Two-Variable Regression Model: The Problem of Estimation Our first

```Regression Analysis
Dr. Dmitri M. Medvedovski
Two-Variable Regression Model: The Problem of Estimation
Our first task is to estimate the population regression function (PRF) on the basis of the
sample regression function (SRF) as accurately as possible.
PRF: Yi = β 1 + β 2 X i + Ui is not directly observable. We estimate it from the SRF:
Yi = βˆ1 + βˆ 2 X i + U i = Yˆi + Ui where Yˆi is estimated conditional mean value of Yi
Uˆi = Yi − Yˆi = Yi − βˆ1 − βˆ2 Xi which shows that the Uˆi (the residuals) are simply the
difference between the actual and estimated Y values.
Now given n pairs of observations on Y and X, we would like to determine the SRF in
such a manner that it is as close as possible to the actual Y—that the sum of the residuals
∑ Uˆi = ∑(Yi − Yˆi ) is as small as possible.
Yi
Y
SRF
Uˆ3
Uˆ1
Uˆ4
Uˆ2
X1
X2
Yˆi = βˆ1 + βˆ 2 X i (all points that lay on
ˆ
the SRF curve represent Yi )
X3
X4
X
∑ Uˆi2 = f ( βˆ1 , βˆ2 ) because βˆ1 and βˆ2 influence the intercept and slop of SRF
which in turn effects the residuals. The method of least squares chooses βˆ and βˆ in
1
2
such a manner that, for a given sample or set of data ∑ Uˆi2 is as small as possible, proven
through differential calculus:
∑ Xi yi ∑(Xi − X )• (Yi − Y )
βˆ2 =
=
∑ X i2
∑(X i − X )2
where X and Y are sample means of X and Y and where we define Xi = (Xi − X ) and
Yi = (Yi − Y ) , so lower case letters will mean deviation from the mean.
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Lec. 5
Regression Analysis
Dr. Dmitri M. Medvedovski
βˆ2 , here is known as the least-squares estimator, for it is derived from the least-squares
principle.
1) The OLS estimates are expressed solely in terms of the observable.
2) They are point estimates, that is, given the sample, each estimator will provide only a
single (point) value of the relevant population parameter. There are some interval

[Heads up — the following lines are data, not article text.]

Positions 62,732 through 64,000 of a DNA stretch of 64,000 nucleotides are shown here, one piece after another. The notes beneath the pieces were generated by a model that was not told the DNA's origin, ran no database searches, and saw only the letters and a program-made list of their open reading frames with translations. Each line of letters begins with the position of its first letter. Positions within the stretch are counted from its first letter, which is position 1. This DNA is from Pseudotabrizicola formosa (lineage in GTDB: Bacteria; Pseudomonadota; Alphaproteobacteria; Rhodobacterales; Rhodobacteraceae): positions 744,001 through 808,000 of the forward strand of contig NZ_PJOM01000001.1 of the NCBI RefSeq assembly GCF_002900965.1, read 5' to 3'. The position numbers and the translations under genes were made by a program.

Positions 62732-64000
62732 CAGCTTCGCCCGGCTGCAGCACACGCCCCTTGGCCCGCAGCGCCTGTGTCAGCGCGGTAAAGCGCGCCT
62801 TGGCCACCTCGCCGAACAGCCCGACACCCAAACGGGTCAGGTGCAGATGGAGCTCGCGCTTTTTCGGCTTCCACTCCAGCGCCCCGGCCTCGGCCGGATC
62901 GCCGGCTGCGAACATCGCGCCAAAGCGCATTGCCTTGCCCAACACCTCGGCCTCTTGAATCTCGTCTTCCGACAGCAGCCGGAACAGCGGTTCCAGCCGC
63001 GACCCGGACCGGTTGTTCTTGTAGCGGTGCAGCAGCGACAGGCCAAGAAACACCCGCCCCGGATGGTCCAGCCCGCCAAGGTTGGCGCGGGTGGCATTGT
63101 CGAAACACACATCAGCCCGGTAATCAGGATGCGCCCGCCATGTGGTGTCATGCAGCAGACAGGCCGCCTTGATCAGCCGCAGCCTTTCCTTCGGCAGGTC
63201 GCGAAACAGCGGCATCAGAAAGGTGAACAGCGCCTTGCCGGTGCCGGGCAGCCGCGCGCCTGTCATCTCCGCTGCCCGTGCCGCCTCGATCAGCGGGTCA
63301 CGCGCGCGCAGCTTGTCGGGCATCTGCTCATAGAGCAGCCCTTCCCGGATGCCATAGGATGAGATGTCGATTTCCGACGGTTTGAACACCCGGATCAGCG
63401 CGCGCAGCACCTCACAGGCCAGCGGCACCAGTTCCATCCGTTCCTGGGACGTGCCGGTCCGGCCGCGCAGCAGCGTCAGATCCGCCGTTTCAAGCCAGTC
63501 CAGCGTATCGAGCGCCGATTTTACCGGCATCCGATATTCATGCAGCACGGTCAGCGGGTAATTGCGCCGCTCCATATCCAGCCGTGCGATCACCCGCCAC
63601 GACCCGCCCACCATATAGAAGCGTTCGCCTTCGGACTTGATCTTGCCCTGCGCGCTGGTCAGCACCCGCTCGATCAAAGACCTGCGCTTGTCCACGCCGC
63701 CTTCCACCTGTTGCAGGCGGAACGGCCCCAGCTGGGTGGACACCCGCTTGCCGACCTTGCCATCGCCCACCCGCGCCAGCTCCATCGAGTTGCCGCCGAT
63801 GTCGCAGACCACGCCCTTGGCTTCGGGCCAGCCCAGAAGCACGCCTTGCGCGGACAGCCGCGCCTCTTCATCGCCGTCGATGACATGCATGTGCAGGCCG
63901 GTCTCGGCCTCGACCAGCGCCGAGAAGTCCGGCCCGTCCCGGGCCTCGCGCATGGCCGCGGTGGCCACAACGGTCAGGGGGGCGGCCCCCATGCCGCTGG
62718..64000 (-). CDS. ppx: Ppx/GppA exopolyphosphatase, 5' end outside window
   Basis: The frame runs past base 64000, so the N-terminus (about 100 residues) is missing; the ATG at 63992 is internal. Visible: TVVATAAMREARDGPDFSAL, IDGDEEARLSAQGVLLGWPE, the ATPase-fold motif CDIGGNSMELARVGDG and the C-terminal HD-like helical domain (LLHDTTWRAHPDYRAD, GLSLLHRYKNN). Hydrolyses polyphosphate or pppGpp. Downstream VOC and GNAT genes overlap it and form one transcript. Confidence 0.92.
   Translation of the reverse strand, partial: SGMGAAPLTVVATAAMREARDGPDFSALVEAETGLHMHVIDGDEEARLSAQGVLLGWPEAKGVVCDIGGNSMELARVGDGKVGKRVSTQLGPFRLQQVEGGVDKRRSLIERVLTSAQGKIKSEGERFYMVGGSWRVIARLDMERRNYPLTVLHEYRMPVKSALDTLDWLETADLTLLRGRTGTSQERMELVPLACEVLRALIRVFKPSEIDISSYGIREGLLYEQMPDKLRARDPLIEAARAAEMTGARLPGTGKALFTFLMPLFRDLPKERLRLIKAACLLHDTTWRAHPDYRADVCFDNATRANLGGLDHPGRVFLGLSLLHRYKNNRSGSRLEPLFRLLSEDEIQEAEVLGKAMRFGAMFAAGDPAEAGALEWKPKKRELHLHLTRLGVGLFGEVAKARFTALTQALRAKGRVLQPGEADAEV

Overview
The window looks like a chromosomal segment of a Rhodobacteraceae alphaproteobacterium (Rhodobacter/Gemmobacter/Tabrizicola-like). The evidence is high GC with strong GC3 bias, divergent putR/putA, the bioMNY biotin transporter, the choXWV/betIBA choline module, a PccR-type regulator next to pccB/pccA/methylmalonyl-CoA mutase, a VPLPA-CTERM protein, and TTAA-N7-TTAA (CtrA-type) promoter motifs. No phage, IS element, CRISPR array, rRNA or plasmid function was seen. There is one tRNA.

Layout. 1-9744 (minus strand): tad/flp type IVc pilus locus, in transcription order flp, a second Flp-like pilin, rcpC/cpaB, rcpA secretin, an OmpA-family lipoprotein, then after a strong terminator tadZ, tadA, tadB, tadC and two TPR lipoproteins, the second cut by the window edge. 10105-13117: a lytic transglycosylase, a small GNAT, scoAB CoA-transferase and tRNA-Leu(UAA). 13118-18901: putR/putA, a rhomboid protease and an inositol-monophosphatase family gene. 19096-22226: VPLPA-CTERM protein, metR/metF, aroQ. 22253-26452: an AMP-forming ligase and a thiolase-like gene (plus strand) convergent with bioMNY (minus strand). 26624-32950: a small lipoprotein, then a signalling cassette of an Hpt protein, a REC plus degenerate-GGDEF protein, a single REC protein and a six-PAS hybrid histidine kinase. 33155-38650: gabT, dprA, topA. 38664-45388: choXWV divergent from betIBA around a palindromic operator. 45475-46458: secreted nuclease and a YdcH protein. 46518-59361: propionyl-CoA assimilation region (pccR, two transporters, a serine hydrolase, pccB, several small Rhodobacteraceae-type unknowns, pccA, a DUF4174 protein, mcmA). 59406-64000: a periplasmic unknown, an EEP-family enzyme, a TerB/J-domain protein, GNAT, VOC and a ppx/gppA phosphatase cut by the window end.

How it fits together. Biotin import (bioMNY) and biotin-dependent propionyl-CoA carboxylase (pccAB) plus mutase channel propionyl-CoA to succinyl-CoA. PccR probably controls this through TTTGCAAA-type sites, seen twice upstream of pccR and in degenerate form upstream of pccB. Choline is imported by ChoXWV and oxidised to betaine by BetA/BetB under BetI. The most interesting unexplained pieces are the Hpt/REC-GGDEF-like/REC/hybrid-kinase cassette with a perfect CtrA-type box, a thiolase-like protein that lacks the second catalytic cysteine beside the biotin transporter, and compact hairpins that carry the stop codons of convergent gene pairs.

estimators.
3) Once the OLS estimates are obtained from the sample date, the sample regression line
can be easily obtained:
-if passes through the sample means of Y and X
Y = βˆ1 + βˆ 2 X
Y
SRF
ˆ ˆ
Yˆ
i = β1 + β2 X i
Y
X
X
Yi − Y = βˆ2 (Xi − X ) + Uˆi
y = βˆ X + Uˆ
i
2
i
i
4) The residuals Uˆi are uncorrelated with the predicted Yi
∑ yˆiUˆ i = 0
5) the residuals Uˆi are uncorrelated with Xi , that is
∑ Uˆi Xi = 0
The Classical Regression Model and its Assumptions
PRF: Y1 = β1 + β 2 Xi + Ui It shows that Yi depends on both Xi and Ui . Therefore, unless
we are specific about how Xi and Ui are created or generated, there is no way we can
make any statistical inference about the Yi and also, as we shall see, about β 1 and β 2 .
Thus, the assumptions made about the Xi variable and the error term are extremely
critical to be valid interpretation of the regression estimates.
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Lec. 5
Regression Analysis
Dr. Dmitri M. Medvedovski
Assumption 1: Linear Regression Model, linear in parameters
Yi = β 1 + β 2 X i + Ui
The depended variable Y and the independent variable X themselves may be nonlinear.
Assumption 2: X values are fixed in repeated sampling, X is assumed to be nonstchastic.
Assumption 3: Zero mean value of the disturbance term ui given the value of X, the
mean, or expected value of the random disturbance term ui is zero, E(ui x i ) = 0
Assumption 4: Homoscedasticity or equal variance of Ui. Given the values of X, the
variance for ui is the same for all observations.
2
2
2
Var(Ui / Xi ) = E[ui / xi )] = E(ui / xi ) = G is some positive constant number.
In short, not all Y values corresponding to the various X’s will be equally reliable,
reliability being judged by how closely or distantly the Y values are distributed around
their means, that is the points on the PRF.
By invoking assumption 4, we are saying that at this stage all Y values corresponding to
2
the various X’s are equally important. var(Yi / Xi ) = G
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